Tumi is refocusing its efforts on its core travel and business-professional consumers, and also has strategies for growth, but these no longer include pushing into the luxury fashion realm.
Alan Krantzler, who recently was promoted to senior vice president of brand management, overseeing product management, merchandising and global marketing, said: “The broadest goal is to be true to our DNA and reinforce the five elements that we believe define Tumi — functional superiority, technical innovation, design excellence, best-in-class quality and outstanding service. We’re not really pushing into luxury; we want to be best in class.”
That’s a change of tune from three years ago, when Tumi, which is best known for ballistic-nylon luggage, set out to become a more fashionable player in the luxury market, launching handbag collections and a slick ad campaign featuring Shalom Harlow. Former creative director David Chu envisioned Tumi as a travel-lifestyle brand evoking the glamorous golden ages of air and steam travel.
“Well, 2009 came along and it taught people that they need to focus on core business. People have so many options when it comes to fashion, and they have a whole different mind-set when they make a fashion purchase. Our strength is outstanding value when it comes to travel and business,” said Krantzler. “David did a lot of great things for the brand, which remain in place. This notion of being best in class is really an evolution of that.”
Tumi, founded in 1975 and based in South Plainfield, N.J., is sold in more than 140 Tumi stores worldwide, as well as department and specialty stores in more than 40 countries.
First among Tumi’s growth strategies is a focus on attracting younger consumers.
“The core customer is a 45- to 50-year-old business professional, celebrity, executive or athlete — people who do a lot of traveling and have demanding needs when they travel. Our mission is to continually make the brand appealing and relevant to the next generation of those consumers. I want to make sure we get the son or daughter of the customer we already have, and make sure they see the brand as something for their generation,” said Krantzler.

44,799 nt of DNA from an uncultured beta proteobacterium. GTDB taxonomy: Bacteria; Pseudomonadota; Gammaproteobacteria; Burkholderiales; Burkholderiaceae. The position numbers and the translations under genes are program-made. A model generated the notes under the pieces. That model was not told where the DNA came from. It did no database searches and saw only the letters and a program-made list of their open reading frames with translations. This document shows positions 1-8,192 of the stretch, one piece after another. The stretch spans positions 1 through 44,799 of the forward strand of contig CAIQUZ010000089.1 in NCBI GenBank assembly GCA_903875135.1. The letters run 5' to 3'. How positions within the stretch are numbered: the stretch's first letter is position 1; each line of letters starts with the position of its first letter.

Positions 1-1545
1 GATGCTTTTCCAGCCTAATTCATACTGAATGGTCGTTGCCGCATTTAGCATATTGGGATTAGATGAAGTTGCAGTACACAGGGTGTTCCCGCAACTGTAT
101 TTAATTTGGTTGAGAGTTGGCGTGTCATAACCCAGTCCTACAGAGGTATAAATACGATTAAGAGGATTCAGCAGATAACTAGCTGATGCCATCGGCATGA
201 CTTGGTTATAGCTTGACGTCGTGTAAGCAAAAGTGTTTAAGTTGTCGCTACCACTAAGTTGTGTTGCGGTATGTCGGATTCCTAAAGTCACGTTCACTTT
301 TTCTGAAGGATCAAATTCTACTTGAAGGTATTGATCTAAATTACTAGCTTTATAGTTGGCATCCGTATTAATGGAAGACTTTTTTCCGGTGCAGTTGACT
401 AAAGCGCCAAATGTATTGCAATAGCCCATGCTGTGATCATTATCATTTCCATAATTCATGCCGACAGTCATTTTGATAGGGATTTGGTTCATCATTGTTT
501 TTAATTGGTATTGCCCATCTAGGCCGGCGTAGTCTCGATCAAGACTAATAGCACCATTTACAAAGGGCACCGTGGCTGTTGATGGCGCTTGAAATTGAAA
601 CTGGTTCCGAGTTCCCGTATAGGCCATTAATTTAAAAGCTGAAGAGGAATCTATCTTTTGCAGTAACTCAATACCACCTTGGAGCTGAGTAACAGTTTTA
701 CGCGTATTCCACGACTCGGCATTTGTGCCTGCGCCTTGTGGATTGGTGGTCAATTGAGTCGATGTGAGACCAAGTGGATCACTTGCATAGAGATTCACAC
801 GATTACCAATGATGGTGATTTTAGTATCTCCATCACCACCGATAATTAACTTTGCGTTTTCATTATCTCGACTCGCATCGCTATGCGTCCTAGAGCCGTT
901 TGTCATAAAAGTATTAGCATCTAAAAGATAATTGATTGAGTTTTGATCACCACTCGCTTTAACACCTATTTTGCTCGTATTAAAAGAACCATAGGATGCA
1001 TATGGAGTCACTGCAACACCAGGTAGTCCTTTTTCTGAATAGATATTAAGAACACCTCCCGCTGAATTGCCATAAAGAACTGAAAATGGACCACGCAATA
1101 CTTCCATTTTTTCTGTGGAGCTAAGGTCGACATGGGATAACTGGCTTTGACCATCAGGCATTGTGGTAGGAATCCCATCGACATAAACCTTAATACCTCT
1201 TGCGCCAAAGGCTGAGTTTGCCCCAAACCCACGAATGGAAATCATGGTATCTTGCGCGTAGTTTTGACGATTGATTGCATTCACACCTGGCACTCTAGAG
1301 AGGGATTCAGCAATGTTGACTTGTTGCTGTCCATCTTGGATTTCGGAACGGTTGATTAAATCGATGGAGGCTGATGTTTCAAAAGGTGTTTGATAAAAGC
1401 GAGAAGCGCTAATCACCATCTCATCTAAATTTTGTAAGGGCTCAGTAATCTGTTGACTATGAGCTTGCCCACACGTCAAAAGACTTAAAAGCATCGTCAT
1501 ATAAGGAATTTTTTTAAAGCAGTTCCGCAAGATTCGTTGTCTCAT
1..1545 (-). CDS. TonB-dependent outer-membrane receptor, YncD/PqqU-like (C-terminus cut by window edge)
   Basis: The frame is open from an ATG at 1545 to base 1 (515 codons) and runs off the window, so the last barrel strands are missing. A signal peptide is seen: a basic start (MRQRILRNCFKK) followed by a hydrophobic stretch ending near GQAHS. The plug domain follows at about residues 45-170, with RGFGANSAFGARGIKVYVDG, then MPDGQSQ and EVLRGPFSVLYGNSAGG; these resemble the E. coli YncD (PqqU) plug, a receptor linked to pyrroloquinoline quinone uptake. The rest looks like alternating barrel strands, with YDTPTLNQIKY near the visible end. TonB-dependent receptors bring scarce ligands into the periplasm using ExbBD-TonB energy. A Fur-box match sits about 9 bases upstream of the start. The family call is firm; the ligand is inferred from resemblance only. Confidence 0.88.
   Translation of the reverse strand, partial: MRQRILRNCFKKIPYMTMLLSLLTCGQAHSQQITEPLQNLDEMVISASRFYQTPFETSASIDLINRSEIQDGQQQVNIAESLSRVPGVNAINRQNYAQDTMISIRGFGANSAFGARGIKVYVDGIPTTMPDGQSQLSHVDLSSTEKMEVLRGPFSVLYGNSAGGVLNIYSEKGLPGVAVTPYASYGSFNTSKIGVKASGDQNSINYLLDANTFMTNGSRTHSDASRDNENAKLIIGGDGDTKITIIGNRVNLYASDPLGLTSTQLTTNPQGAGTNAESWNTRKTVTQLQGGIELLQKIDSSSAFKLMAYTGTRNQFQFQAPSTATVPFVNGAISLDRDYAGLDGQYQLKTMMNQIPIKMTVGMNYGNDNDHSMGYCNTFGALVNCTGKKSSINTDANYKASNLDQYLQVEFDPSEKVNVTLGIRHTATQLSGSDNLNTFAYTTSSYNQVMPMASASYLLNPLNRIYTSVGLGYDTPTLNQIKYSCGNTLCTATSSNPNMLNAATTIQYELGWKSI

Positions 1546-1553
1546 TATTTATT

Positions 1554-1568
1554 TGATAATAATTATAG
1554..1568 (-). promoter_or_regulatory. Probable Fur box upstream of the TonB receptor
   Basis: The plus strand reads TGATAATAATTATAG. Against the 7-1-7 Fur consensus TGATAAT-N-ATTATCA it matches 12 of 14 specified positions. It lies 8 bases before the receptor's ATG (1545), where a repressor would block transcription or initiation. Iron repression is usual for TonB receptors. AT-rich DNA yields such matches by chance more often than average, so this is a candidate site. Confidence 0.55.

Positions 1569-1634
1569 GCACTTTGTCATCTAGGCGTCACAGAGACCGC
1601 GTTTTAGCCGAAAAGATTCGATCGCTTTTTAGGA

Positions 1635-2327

“Secondly, we’re looking to build the business with females. They are 35 to 40 percent of our base, and we’re looking to increase that. They come to us largely for luggage and travel, they work in any number of professions, and we see a huge opportunity to service their daily needs,” said Krantzler.
To that end, Tumi has appointed Sarah Hearey Blaustein as director of women’s design, a newly created role. She previously designed a collection of handbags and jewelry under her own label, Sarah Hearey. Her first collection for Tumi will be an assortment of feminine women’s business cases for fall 2011.
Third, said Krantzler, Tumi aims to sell more accessories.
“Small leather goods, personal accessories, furnishings, belts and travel accessories — anything that completes the customer. We’re developing eyewear. We’re looking to expand the brand’s footprint and add accessory categories,” he said.
Finally, Tumi aims to develop the diffusion line, T-Tech.
“It’s for a more design-forward and younger consumer. Outerwear will probably grow threefold this year. It’s done exceptionally well,” said Krantzler.
Prior to joining Tumi in May 2003, Krantzler was senior vice president of marketing at Perry Ellis International, and held two positions at Coach in product management and merchandising.